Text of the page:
Chapter 22: Teaching Russian Political Discourse: Classroom Oral Presentation and Discussion
Chapter 23: Enhancing Written and Oral Analysis in a Life Science Course: Literary Biologists
Melissa Eslinger, Ryan E. Rodriguez, and Kathleen LeForte
Chapter 24: Enhancing the Foreign Language Classroom through Experiential Learning: Connecting and Reflecting
Sherry A. Maggin, John M. Pendergast, and Julia M. Praud
Chapter 25: Deliberately Integrating Teaching, Learning, and Assessment: The Signature Work of the West Point Writing Program
Jason O. Hoppe and Colleen G. Eils
Chapter 26: Does Active Learning Translate into Actual Learning in Psychology?: Dog Day
Aryn A. Pyke and Tracie M. Caccavale
Jakob Bruhl, Section Editor
Chapter 27: Developing the Cutting Edge of Assessment Techniques: Discovery Learning Assessments
Kristin M. Arney, Kayla K. Blyman, Lisa Bromberg, Jennifer Cepeda, David L. Harness, and Scott Lynch
Chapter 28: Understanding Positive Change in Academic Performance: The Most Improved Student
Paul F. Evangelista and Gess LeBlanc
Chapter 29: Epistemic Expressions of Point of View in Russian: A Sample System of Classroom Activities
Chapter 30: The Validity of the College Entrance Examination Rank in Predicting Student Success in Chemical Engineering: Predicting Academic Success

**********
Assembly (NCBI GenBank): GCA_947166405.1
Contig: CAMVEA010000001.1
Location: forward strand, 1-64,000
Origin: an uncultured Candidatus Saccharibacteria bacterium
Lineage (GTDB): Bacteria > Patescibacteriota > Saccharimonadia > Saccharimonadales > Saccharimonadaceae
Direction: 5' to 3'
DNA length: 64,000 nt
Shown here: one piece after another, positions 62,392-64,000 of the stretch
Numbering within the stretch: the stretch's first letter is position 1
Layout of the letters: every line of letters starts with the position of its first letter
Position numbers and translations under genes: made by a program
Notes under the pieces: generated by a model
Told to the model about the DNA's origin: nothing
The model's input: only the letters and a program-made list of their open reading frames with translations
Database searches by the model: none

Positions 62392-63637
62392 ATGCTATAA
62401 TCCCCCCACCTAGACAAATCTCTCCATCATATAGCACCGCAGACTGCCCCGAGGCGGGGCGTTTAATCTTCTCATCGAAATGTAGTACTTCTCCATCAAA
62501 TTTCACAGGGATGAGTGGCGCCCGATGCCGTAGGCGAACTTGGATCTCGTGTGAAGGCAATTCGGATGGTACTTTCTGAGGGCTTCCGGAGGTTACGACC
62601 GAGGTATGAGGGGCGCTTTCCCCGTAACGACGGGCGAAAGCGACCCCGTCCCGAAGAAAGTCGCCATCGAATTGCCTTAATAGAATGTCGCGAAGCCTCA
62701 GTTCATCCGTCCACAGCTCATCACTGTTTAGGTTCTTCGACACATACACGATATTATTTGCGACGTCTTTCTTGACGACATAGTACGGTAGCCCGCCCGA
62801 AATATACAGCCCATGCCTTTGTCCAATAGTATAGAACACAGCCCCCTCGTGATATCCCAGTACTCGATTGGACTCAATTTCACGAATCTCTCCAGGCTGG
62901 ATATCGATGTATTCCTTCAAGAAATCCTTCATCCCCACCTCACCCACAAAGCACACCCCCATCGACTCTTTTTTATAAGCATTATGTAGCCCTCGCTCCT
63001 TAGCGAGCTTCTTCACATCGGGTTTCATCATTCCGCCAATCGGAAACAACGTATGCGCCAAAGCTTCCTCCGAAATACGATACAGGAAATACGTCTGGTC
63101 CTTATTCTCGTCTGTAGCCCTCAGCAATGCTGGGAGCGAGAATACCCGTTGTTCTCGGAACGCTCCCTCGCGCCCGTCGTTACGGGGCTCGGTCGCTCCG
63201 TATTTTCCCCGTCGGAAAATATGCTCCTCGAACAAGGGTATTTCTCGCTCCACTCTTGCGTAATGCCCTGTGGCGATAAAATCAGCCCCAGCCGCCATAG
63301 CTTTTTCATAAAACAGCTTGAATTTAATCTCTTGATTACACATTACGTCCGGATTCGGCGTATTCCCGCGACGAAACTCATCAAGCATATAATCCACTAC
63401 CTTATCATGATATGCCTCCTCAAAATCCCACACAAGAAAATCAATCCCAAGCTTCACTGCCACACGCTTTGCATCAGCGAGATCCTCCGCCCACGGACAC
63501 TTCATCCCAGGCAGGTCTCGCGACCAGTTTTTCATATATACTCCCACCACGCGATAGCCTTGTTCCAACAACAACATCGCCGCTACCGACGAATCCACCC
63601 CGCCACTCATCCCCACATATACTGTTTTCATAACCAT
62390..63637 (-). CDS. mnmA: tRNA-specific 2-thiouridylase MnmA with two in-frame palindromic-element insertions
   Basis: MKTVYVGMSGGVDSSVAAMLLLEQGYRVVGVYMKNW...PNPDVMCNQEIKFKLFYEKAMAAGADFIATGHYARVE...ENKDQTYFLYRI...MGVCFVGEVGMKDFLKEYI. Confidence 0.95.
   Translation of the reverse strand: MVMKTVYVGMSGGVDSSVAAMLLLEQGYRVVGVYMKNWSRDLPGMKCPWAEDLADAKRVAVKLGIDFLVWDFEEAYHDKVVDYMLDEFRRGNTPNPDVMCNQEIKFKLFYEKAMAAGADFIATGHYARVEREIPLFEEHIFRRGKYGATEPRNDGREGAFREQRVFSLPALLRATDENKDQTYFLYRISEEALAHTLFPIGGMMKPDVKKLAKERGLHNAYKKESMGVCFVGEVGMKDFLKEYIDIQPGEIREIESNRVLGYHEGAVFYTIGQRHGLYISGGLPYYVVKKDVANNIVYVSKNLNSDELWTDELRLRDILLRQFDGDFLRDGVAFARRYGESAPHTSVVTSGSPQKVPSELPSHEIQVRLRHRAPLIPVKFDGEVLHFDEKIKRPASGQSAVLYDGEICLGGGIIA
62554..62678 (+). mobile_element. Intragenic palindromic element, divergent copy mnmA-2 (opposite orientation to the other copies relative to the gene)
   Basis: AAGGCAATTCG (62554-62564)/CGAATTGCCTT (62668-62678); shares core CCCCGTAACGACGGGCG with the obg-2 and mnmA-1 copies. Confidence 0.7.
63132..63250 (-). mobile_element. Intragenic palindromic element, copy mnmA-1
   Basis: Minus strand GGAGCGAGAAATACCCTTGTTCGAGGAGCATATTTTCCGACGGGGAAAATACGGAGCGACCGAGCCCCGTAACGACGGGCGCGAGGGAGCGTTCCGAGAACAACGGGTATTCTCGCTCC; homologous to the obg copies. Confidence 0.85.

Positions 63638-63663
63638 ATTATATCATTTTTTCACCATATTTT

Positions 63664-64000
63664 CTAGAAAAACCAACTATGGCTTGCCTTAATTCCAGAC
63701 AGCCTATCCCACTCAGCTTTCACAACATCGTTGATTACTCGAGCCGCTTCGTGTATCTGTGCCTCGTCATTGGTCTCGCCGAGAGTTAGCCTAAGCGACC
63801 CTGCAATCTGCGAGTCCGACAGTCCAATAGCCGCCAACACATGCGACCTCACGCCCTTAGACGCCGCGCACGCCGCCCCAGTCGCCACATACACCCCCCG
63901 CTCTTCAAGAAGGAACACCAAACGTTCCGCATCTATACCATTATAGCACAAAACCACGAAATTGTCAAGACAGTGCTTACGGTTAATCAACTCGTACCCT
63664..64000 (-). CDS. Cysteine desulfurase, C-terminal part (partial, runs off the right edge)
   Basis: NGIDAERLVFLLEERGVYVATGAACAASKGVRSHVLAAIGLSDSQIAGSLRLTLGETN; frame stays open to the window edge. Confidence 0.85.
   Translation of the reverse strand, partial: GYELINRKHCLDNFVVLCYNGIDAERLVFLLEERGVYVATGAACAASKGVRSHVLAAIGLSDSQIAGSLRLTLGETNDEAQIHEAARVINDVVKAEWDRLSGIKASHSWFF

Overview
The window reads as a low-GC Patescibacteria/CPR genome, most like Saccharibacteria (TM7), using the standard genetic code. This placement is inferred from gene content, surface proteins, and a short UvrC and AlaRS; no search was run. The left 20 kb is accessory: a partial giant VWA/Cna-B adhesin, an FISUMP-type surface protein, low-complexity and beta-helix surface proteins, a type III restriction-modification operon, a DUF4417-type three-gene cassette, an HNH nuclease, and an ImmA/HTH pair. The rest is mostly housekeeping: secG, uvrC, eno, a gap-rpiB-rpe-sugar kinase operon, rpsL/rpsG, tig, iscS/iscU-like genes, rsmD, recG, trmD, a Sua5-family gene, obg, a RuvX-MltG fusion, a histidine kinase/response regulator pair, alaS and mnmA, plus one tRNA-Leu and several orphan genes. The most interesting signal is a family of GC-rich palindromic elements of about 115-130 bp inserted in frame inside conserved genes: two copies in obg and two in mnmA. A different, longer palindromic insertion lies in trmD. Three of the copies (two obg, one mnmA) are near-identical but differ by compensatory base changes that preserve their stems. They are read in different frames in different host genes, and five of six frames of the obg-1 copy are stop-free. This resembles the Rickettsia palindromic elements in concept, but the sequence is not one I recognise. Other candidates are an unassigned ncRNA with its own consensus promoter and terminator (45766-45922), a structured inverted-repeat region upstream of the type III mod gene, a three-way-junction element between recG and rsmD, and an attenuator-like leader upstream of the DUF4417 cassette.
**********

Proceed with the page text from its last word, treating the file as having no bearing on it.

Trevor Corrigan, Andrew Pfluger, Bryan Jonas, April Miller, H. Daniel Bahaghighat, Eric Mowles, Geoffrey Bull, Corey James, Enoch A. Nagelli, Melissa Eslinger, Matthew Armstrong, Russell Lachance, and Andrew Biaglow
Chapter 31: An Investigation on the Effect of Out-Of-Class Assignments on Student Performance: The Homework Tightrope
Daniel J. Newell and J.D. Caddell
Chapter 32: Memory Recall Exercises: Food for Thought
Michael B. Wright, Sean R. McMahon, Cole A. Spitzack, Dale J. Hommerding, and George J. Fust III
Rachel M. Sondheimer, Section Editor
Chapter 33: An Interdisciplinary Approach to Student Understanding of Microbial Diversity: You Are What You Touch
Melissa Eslinger, Ryan E. Rodriguez, Elizabeth Mentis
Chapter 34: The Impact of the Vertical Writing Surface on Teaching and Learning in Different Disciplines: The Writing's on the Wall
Raymond A. Kimball, Jack Cooperman, Chris Fuhriman, and Eric J. Simpson
Chapter 35: Staff Rides 2.0: Expanding on an Old Army Tradition